Thursday, October 4, 2012

The Height of Hilarity

Taken 2       Final Cut Score: 65%

It's not often a movie smashingly succeeds on a level it has no intentions of succeeding on. And for that, the makers of Taken 2 deserve high praise, a film that bills itself as a thriller but scores some of biggest soda-spitting laughs of 2012.

Liam Neeson is back as Bryan Mills, cashing a mega-paycheck to saunter through a rehash of the same rubbish we saw nearly four years ago in the surprise smash Taken. This go around, the ex-CIA operative and his fam are targeted by the father of one of the Albanian thugs Mills offed the last go around. And let me tell you, revenge is a dish best served riotously laughable.

Want ridiculous? Soon after arriving in Istanbul, stuck in a cab, bad guys closing in on all sides, Mills turns to his ex-wife (Famke Janssen) and barks out his plan to get out of the jam. Now I'm just slightly paraphrasing here, but it goes something like this: "Get out of the cab, walk through the alley, turn right, then left at the next alley, you'll see a flight of stairs, go up the stairs, go back down the stairs, turn right, two doors will be in front of you, go through the one on the right and then make a quick left. I'll be waiting there for you." That's right about the point I spit soda all over my shirt - the first time.

How about this absurdity: With Mills wrists chained to a pipe in a rundown warehouse, he manages to flip his iPod Nano-esque phone from the side of his shoe, into his hands to make a call to his daughter (Maggie Grace), giving her directions to track him down. His scheme? Have her toss a grenade out her hotel room window, onto the roof of a nearby building so that Mills can then judge how long it takes for him to hear the explosion. With that information, he begins to lead her across town to his torture room.

Now based on my experience from lobbing grenades about in Grand Theft Auto III, the action tends to mobilize law enforcement officers en masse, curious as to who's randomly blowing things up for kicks. But bizarrely, Turkish officials don't seem to care as she proceeds to throw more grenades, getting closer and closer to her dad with every pin pulled. I'd like to apologize to the moviegoers seated next to me, who were treated to my uncontrollable convulsions of laughter.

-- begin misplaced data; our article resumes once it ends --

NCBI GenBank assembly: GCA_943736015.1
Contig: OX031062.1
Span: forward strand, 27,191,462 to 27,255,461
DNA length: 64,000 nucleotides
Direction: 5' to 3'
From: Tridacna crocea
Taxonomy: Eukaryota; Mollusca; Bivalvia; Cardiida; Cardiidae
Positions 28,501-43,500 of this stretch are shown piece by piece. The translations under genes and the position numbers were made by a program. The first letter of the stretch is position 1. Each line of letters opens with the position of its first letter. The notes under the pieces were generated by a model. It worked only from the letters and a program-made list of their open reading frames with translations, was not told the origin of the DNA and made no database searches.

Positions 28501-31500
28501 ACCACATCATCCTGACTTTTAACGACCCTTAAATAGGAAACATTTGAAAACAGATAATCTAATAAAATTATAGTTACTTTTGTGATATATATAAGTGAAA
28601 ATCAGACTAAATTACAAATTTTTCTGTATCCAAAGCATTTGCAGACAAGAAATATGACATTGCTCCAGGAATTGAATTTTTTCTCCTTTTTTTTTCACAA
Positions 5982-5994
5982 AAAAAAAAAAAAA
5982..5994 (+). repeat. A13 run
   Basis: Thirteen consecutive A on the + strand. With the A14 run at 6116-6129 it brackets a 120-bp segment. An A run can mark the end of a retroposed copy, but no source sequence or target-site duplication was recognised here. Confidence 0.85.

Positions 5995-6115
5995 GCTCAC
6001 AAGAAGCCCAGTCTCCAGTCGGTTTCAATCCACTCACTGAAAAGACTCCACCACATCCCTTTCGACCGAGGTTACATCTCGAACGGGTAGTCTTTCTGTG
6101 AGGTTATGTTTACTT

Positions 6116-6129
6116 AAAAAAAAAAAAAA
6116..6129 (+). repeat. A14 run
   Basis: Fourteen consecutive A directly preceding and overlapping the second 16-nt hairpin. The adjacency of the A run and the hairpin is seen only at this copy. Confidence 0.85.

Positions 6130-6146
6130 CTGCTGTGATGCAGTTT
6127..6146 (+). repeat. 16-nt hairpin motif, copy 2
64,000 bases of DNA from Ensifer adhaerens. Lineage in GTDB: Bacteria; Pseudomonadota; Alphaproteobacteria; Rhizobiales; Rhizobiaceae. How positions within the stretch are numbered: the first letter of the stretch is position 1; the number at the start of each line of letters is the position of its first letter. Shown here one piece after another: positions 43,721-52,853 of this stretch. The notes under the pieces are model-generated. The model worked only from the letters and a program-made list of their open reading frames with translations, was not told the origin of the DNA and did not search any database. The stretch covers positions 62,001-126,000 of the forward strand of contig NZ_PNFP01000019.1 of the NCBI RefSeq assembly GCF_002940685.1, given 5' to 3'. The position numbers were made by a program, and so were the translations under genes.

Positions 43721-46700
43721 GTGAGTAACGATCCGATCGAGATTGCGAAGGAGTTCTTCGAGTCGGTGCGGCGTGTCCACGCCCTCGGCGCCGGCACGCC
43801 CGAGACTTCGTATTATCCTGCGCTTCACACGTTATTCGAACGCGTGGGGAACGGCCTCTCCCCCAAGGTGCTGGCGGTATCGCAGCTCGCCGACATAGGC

Taken 2's "script" comes courtesy of the same pair that penned the first, Luc Besson and Robert Mark Kamen. As the above examples aptly demonstrate, the duo have no limits to their nonsensicalities. With orders to take the three members of the Mills clan alive, the bad guys are firing rounds into the windshield of the car Mills is driving. When his daughter has the gall to ask dad what the evildoers want, Mills replies: "I don't really know". Besson and Kamen's most egregious crime is the lack of a laugh track.

Director Olivier Megaton (Transporter 3) displays the skill set of a film student at DeVry. Swiping songs from Nicholas Winding Refn's masterpiece Drive, the Frenchman should be disbarred from the DGA for dreaming his project is even remotely worthy to be mentioned in the same breath. The look of Megaton's film is anything but artistic, direct-to-DVD releases share identical aesthetics.

While it will undoubtedly kill it at the box office, Taken 2 is a woefully slipshod cash grab, an embarrassment for all involved. Though the creative team behind the endeavor need be proud of one thing, they've - unintentionally - created an entirely new genre of film, the thromedy.